Walk through a shopping mall in any town you care to mention, and you're sure to see muffin tops those mounds of excess flab bulging out of the tops of men's and women's pants.
But it's not just guys and gals that are getting muffin tops Windows has had one for years, and now it seems that the once svelte Linux is developing one too. Asked last week about the fact that Linux has been getting increasingly slow over the past 10 years or so, Linux-daddy Linus Torvalds replied "We're getting bloated and huge. Yes, it's a problem."
As Linux grows up, it gains new features and that's driven by what Linux users want. It's a bit like all those muffin-topped shoppers: They inevitably get fat, because they want fattening food. As Torvalds put it last week, "It's unacceptable, but it's also probably unavoidable."
I've no idea what that really means, but it's probably true all the same.
Still, if Red Hat is developing a muffin top, it doesn't seem to be slowing the enterprise Linux maker down, and certainly no one appears to have told it that the bottom has fallen out of the server market over the past few months. Last week, the company reported sales up an impressive 11.7 percent for its second quarter, compared to the same period last year. Profits are also up a stonking 36.9 percent. For Red Hat at least, the server market's been a piece of cake.
The question that must be asked is where all this growth is coming from? Some, at least, is coming from existing customers who are expanding their use of Red Hat Enterprise Linux (and other Red Hat software), but given that new sever sales are in the doldrums at the moment, much of it must be at the expense of other enterprise Linux vendors, Novell's SUSE Linux Enterprise Server in particular. It certainly bodes well for the future when server sales pick up, and it makes Red Hat an all-the-more-mouthwatering potential snack for someone big and blue.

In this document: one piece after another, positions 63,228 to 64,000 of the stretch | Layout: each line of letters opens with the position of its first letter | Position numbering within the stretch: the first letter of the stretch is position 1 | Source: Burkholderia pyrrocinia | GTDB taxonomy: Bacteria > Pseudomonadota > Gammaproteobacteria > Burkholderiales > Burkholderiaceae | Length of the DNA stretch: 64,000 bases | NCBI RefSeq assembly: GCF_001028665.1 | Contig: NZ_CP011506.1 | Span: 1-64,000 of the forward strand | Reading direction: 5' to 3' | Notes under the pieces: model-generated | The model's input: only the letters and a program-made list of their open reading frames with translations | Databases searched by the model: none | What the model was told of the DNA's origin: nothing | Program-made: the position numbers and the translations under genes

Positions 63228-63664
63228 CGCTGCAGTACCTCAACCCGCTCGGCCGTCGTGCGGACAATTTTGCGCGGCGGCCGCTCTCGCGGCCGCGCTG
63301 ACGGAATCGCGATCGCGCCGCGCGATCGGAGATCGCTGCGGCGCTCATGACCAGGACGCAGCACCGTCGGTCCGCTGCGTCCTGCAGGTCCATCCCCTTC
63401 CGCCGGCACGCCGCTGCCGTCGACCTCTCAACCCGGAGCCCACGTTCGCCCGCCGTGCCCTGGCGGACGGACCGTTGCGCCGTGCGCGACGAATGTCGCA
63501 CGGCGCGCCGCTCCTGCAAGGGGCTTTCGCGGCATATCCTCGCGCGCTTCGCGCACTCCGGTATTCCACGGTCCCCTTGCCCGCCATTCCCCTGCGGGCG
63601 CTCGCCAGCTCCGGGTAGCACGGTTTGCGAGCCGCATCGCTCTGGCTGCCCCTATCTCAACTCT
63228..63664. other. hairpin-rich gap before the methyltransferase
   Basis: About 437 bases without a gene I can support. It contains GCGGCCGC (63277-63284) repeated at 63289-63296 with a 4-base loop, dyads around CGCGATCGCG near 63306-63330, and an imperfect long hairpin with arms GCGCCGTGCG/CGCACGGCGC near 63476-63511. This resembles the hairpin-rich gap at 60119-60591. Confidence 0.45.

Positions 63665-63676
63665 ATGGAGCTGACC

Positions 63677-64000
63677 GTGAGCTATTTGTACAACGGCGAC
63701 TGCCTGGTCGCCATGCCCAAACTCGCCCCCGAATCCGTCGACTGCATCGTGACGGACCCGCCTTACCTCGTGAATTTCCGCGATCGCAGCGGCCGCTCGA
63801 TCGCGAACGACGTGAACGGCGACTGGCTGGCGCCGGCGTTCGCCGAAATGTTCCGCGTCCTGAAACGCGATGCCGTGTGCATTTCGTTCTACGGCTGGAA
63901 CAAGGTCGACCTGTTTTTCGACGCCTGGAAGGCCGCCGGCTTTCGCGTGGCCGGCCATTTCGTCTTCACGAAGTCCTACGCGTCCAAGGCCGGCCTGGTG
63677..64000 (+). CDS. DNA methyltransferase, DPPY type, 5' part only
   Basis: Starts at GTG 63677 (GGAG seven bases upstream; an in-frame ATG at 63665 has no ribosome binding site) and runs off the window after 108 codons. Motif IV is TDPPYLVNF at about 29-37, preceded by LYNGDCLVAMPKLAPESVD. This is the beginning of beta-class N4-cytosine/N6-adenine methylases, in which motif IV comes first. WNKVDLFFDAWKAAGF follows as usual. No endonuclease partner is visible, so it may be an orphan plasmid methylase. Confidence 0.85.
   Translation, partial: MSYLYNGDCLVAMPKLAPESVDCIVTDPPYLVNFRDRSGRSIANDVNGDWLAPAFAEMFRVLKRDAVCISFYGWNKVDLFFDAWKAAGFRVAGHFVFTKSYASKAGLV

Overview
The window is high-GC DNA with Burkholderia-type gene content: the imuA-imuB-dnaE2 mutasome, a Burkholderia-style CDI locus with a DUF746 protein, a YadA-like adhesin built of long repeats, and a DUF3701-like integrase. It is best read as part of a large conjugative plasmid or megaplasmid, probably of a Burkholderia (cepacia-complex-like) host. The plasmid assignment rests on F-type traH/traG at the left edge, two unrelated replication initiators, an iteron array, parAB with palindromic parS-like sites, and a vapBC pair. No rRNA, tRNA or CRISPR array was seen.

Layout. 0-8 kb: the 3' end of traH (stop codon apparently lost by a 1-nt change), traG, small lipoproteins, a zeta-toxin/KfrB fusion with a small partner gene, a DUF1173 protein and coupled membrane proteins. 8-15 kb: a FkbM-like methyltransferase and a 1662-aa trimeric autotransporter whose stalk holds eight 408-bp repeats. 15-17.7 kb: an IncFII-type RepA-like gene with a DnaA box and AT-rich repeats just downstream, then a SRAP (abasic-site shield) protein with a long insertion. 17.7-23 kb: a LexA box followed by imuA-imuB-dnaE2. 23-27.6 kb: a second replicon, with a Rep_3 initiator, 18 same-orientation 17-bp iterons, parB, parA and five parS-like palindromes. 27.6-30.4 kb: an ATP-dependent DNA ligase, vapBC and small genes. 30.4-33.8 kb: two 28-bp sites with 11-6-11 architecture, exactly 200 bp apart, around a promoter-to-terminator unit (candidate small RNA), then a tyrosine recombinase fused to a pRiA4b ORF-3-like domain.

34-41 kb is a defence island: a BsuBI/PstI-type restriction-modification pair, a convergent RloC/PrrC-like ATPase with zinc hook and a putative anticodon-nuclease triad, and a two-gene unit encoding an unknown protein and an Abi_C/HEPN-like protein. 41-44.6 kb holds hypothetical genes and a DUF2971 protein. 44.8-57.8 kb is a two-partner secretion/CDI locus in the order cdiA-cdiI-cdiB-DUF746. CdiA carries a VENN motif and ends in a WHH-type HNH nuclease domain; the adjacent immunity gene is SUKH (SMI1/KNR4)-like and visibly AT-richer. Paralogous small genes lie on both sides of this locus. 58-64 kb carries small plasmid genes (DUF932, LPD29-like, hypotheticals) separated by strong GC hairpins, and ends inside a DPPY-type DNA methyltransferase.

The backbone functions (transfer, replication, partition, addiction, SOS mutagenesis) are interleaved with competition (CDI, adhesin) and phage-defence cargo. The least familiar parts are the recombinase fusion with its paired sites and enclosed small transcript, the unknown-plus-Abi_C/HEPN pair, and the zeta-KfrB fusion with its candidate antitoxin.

Red Hat may be making big advances in the Linux market place, but at the very top end UNIX still rules. That's certainly the view of Brian Cox, HP's business critical systems division director of software planning and marketing. Last week the company announced the latest update to its HP-UX 11i V3 UNIX. HP provides free updates to its UNIX every six months to maintenance customers, providing new features and performance enhancements.
So what's new in Update 5? The truth is, not a helluva lot but most of it centers around security, which is almost always A Good Thing. One addition is Bastille, an automated system hardening tool designed to protect against intruders that meets the Center for Internet Security (CIS) security standard. Using HP's patching tool, it's now possible to identify and patch up to 100 servers running Update 5 at once, compared to only 10 at a time previously. In theory then, it should be possible to patch all of an organization's machines up to 10 times faster. There's some new encryption features and performance enhancements as well.
ServiceGuard, HP's high availability clustering software, has also seen a few improvements. Most notable are the new Online Package Maintenance features that enable administrators to apply updates without bringing the cluster down. After updating has been completed, a quick reboot makes these updates active while minimizing actual cluster downtime. There's also a new GUI-enhanced Cluster Topology Map tool that allows administrators to visualize a cluster and drag and drop applications between servers. The tool then generates and issues the appropriate commands, enabling administrators to carry out work without boo-boos in their command-line usage causing avoidable outages.
All in all, it's not an update to be sniffed since it's free with every maintenance contract. However, even if you're someone who gets excited by UNIX system updates, this is unlikely to be one of them.
As Cox himself wryly admits: "Some updates are richer than others."
This is distinctly other. The verdict? Meh.
Paul Rubens is a journalist based in Marlow on Thames, England. He has been programming, tinkering and generally sitting in front of computer screens since his first encounter with a DEC PDP-11 in 1979.